by Evelyn Call
Choice words were expressed towards Utah state legislators on Sunday at an event held to honor the writings of Edward Abbey, beloved environmentalist and author. Ken Sanders, guest lecturer and close friend of Abbey, criticized local government officials for legislation introduced that would take back 30 million acres of federal land to be managed by the state.
The legislation introduced would set a 2014 deadline for the federal government to relinquish lands that are not national parks, military installations or wilderness. In all, this constitutes about 50 percent of the entire state. The bill received final approval by the state legislature and is headed for the governor’s desk, where it’s expected to be signed into law.
“Whom are they taking back the land from? Utah has never owned that land. Are they going to take it back to give to the Indians and Mexicans?” said Sanders.
Sanders’ sentiment was met with thunderous applause by the mostly older, environmentally conscious audience at an event held at the Marriott Library on University of Utah campus. The hour-long event featured the writings of Edward Abbey, author of most notably “The Desert Solitaire” and “Monkey Wrench Gang.” Both books, which became famous for their picturesque description of the landscape that surrounds southern Utah and northern Arizona, also became rallying cries for the modern environmental movement.
Abbey’s influence on environmental preservation was evident by the people who showed up Sunday to enjoy his writings and to honor him even 23 years after his death. Many in the audience shook their heads and clapped, mirroring Sanders’ outrage at the current rural land legislation introduced by the state legislature. The fear held by many is that the land, once under state and county domain, will be over developed by the oil and gas industry.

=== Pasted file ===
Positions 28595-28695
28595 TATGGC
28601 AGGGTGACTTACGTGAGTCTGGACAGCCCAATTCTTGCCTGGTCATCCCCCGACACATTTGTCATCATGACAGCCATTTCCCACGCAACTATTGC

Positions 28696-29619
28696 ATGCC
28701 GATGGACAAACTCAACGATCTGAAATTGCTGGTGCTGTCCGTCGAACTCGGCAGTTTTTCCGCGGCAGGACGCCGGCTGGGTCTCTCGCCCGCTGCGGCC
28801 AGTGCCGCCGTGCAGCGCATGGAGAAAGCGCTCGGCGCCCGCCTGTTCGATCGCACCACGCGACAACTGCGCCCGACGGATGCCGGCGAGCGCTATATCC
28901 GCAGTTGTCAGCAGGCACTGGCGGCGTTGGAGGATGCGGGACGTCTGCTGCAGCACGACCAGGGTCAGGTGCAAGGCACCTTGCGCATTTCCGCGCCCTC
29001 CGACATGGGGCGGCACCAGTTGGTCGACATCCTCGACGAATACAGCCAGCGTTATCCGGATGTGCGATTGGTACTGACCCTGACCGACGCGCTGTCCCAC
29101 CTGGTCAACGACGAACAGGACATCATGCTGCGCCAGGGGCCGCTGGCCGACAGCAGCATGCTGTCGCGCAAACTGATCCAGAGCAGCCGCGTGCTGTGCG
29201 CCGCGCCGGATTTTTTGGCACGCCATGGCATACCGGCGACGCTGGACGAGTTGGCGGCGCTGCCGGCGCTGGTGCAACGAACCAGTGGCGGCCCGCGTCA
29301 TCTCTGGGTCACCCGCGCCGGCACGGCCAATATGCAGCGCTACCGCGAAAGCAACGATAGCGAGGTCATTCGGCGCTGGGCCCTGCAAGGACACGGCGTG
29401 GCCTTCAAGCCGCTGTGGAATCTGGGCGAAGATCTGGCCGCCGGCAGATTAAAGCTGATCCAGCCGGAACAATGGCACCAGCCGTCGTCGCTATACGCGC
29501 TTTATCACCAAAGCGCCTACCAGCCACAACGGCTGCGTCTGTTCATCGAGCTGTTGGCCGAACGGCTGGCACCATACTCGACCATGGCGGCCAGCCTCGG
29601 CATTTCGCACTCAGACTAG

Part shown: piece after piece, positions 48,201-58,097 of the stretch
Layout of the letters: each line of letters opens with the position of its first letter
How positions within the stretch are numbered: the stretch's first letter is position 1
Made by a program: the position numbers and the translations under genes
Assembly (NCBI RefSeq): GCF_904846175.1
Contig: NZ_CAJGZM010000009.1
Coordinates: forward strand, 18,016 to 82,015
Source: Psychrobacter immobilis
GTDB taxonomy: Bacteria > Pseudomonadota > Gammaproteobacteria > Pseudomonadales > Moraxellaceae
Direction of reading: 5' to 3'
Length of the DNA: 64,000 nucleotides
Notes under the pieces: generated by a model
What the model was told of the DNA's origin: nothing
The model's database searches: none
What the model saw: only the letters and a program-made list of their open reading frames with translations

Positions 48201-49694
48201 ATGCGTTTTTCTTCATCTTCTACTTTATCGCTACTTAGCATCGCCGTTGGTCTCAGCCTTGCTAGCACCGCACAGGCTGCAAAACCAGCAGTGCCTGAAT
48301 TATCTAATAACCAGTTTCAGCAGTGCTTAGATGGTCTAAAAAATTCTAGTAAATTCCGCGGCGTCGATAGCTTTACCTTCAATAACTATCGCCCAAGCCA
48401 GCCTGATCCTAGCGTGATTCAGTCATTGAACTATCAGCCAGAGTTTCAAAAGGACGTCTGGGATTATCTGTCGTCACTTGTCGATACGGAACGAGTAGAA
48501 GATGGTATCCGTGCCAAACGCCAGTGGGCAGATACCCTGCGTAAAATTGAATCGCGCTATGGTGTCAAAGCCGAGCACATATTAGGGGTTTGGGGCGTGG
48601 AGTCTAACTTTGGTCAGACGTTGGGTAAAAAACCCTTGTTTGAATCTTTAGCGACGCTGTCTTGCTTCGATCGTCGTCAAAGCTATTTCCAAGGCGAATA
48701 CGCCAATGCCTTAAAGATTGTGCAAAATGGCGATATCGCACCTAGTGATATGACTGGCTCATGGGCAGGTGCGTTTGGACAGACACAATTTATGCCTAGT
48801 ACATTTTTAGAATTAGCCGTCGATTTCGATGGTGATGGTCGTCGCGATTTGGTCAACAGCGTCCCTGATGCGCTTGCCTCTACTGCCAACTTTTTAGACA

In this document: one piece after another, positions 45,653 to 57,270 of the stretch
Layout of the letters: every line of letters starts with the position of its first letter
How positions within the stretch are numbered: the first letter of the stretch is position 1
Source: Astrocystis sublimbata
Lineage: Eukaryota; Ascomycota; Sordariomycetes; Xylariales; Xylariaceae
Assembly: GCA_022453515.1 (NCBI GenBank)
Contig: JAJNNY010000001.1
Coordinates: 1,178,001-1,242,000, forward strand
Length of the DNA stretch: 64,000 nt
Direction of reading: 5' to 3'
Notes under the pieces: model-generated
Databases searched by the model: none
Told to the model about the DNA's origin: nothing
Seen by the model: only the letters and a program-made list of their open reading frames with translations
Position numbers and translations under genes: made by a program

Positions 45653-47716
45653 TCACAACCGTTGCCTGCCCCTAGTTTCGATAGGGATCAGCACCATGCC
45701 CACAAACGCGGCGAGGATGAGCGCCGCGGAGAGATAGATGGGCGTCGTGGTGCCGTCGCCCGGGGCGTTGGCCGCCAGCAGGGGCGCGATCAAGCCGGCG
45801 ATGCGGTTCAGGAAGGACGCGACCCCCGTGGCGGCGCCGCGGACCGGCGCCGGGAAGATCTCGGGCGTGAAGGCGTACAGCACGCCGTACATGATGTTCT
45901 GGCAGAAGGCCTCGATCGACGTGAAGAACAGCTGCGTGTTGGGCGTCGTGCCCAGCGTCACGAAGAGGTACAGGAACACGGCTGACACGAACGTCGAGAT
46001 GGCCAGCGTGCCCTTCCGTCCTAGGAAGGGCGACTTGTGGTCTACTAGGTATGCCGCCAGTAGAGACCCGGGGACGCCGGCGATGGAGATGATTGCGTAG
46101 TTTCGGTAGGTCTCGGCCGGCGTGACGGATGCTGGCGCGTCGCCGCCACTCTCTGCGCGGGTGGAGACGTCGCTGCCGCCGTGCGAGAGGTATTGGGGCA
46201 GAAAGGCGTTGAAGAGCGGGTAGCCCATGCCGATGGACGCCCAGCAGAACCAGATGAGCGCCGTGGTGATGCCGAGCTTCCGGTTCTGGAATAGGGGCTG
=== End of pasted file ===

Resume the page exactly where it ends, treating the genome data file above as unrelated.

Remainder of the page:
“I understand the need for oil and gas development. I drove a car to this event but it is a trade off and not one I think we should make. As Abbey would say ‘Growth for the sake of growth is a cancer’s ideology’,” said Sanders.
Jim, an employee of the federal government who didn’t feel comfortable disclosing his last name because of his position, said, “I think it’s a mistake to pass this legislation, the state legislature should be embarrassed.”
“I thinks it’s ridiculous what they are doing, this land was never Utah’s land. We only got this state because it was understood that this would be federal land,“ said Krista Bowers, an environmental activist.
While discussing the current legislation, Sanders said, “I don’t think I know what Edward Abbey would think about some of the things that are going on. I’m just not sure his old school monkey wrenching, burning down billboards, wrecking bulldozers is really going to have any impact anymore. The stakes have gotten more and more serious.”
While there was much debate over the current environmental movement, part of the event also included the unveiling of a new exhibit at the Marriott Library. The exhibit showcases the history of Abbey’s writings and memorabilia from the author’s life long love affair with his surroundings in the deserts of the southwest. The exhibit will be available to the public for the entire month of March. (543 word count)